What I’ve come to realize is that by using Web 2.0 tools to learn we are gaining exposure to the world that our kids already inhabit easily—and learning in that environment is not neat and tidy. It requires openness to new experiences and letting-go of my tradition-based ideas of what schooling is. Learning is not linear, and while I’ve espoused that for years, it wasn’t until I was able to live the non-linear, sometimes frustrating, always interesting world of a 21st century learner that I realized what it really means.

Putting PLCs Online

Unfortunately, providing space for reflection and collaboration is not something most schools do very well. Indeed, while many teachers have begun to build their own online learning networks, these networks often are not linked to professional learning communities in schools.

Teachers need to experience the same kind of collegiality within their school-based professional learning communities that many are now finding out on the Web. One of the most powerful ways for teachers to create more in-house collegiality is by actually forming Web-based professional communities right in their own backyard. Virtual learning communities can connect colleagues under the same roof just as readily as they bring educators together from around the world.

Professional development providers in a school or district (or teachers themselves) should consider using the Web’s networking tools as a way to promote the creation of any-time, any-place professional learning organizations. Teams of teachers within a school could collaborate and learn together with other diverse thinking educators from around the world.

This 21st Century version of the PLC would live up to the far-sighted advice from the 1970s: “Think globally, act locally.” Such a PLC would allow for job-embedded professional development that is shaped by a truly expansive perspective. In this setting, teachers could develop the perspectives of change agents and the knowledgeable voices of frontline education reformers.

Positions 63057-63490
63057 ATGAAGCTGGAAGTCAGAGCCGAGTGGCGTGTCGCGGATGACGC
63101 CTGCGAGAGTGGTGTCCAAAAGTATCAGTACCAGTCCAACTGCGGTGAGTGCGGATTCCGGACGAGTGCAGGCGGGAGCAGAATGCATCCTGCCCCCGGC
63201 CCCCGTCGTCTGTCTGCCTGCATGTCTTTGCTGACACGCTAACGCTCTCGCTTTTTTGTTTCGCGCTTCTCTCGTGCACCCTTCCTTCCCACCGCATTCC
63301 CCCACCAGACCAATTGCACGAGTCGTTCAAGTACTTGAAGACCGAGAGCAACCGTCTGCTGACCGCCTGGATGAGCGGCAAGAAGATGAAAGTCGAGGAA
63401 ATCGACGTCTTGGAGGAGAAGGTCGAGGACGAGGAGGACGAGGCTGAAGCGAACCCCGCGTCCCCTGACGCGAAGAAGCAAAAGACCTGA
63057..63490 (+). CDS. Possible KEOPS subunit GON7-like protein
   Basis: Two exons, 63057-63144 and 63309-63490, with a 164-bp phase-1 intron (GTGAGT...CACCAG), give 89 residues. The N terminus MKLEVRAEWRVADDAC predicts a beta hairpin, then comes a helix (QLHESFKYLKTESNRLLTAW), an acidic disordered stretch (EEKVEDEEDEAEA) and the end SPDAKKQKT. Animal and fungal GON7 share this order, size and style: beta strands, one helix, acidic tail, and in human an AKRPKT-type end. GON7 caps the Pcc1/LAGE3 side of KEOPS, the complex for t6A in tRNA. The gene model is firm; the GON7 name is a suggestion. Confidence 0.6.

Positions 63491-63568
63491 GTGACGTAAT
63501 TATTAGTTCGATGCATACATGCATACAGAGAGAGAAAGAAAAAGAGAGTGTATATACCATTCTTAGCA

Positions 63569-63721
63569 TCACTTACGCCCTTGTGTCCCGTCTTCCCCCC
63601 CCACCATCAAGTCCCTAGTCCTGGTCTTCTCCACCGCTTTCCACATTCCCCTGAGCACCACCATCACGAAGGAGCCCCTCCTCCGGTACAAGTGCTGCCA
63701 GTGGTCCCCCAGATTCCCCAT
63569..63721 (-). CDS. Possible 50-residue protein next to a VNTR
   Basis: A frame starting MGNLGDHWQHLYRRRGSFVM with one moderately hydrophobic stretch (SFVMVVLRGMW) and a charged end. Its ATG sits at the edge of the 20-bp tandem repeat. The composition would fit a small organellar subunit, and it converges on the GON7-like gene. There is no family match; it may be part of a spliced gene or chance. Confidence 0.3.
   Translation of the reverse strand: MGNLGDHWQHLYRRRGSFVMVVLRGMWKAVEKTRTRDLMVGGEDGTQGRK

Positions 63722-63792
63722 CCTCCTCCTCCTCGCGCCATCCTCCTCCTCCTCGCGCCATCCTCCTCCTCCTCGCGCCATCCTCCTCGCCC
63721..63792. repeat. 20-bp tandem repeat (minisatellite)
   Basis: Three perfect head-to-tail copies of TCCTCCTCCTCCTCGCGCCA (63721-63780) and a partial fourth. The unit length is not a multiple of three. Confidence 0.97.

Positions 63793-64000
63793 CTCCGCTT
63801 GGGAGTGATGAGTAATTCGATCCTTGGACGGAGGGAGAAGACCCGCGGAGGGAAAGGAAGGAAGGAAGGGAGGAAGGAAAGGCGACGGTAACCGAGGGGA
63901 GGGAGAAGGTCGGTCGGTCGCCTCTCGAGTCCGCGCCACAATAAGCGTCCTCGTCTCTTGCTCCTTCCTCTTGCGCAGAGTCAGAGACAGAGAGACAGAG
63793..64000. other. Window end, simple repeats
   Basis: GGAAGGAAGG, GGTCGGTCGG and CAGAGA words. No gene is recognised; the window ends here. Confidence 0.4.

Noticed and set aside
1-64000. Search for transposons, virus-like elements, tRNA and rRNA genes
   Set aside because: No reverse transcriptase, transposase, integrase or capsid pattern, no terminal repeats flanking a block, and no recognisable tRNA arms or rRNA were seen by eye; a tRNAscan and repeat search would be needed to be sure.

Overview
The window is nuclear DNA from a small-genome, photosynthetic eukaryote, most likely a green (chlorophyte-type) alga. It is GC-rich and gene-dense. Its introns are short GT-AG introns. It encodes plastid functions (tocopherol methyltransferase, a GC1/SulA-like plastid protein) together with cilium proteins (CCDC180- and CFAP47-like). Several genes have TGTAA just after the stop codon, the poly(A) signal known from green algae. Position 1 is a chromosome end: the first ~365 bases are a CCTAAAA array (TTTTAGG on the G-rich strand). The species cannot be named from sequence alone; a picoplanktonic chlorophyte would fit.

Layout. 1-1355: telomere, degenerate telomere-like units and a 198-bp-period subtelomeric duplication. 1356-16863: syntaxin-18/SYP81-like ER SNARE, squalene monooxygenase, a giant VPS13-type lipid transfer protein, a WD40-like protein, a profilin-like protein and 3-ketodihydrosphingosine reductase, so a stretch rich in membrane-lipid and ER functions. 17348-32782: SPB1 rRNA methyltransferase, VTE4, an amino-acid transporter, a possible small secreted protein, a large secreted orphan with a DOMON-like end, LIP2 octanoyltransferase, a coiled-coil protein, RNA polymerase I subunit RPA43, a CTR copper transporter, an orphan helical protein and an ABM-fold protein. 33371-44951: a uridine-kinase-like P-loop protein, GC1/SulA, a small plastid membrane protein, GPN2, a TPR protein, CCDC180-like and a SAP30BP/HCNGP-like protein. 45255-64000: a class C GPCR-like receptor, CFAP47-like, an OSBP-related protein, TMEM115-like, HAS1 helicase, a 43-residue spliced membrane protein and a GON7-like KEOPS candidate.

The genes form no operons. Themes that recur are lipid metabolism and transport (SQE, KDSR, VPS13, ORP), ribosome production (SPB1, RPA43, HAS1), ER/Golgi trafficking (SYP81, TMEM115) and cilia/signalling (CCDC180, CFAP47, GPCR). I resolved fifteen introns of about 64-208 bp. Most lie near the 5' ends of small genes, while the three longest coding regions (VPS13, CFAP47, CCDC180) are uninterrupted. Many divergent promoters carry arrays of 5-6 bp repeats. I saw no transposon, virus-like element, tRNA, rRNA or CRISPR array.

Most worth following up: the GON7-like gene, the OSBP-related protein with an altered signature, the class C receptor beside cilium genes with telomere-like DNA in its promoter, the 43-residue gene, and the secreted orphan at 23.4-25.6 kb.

Fear of Change

This is, of course, very scary stuff for traditional schools still steeped in the formal culture of the past. If teachers come to know a lot about the educational changes taking place in the world, and they learn how to be effective in evoking change, then that creates problems. Teachers start asking questions. Things get messy. In the words of teacher-leadership experts Gayle Moller and Marilyn Katzenmeyer, we “awaken the sleeping giant” and change is no longer incremental and controllable.

I used to say, “Change takes time.” I don’t say that anymore. Look around you. Change is happening at exponential rates. The challenge for educators is to adapt to the rapid pace of change—indeed, to become leaders of change—before we as an institution find ourselves irrelevant in the lives of the students we seek to help.

We have to awaken ourselves collaboratively, and the Web is just the tool we need to do it.

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A version of this article appeared in the October 01, 2009 edition of Teacher PD Sourcebook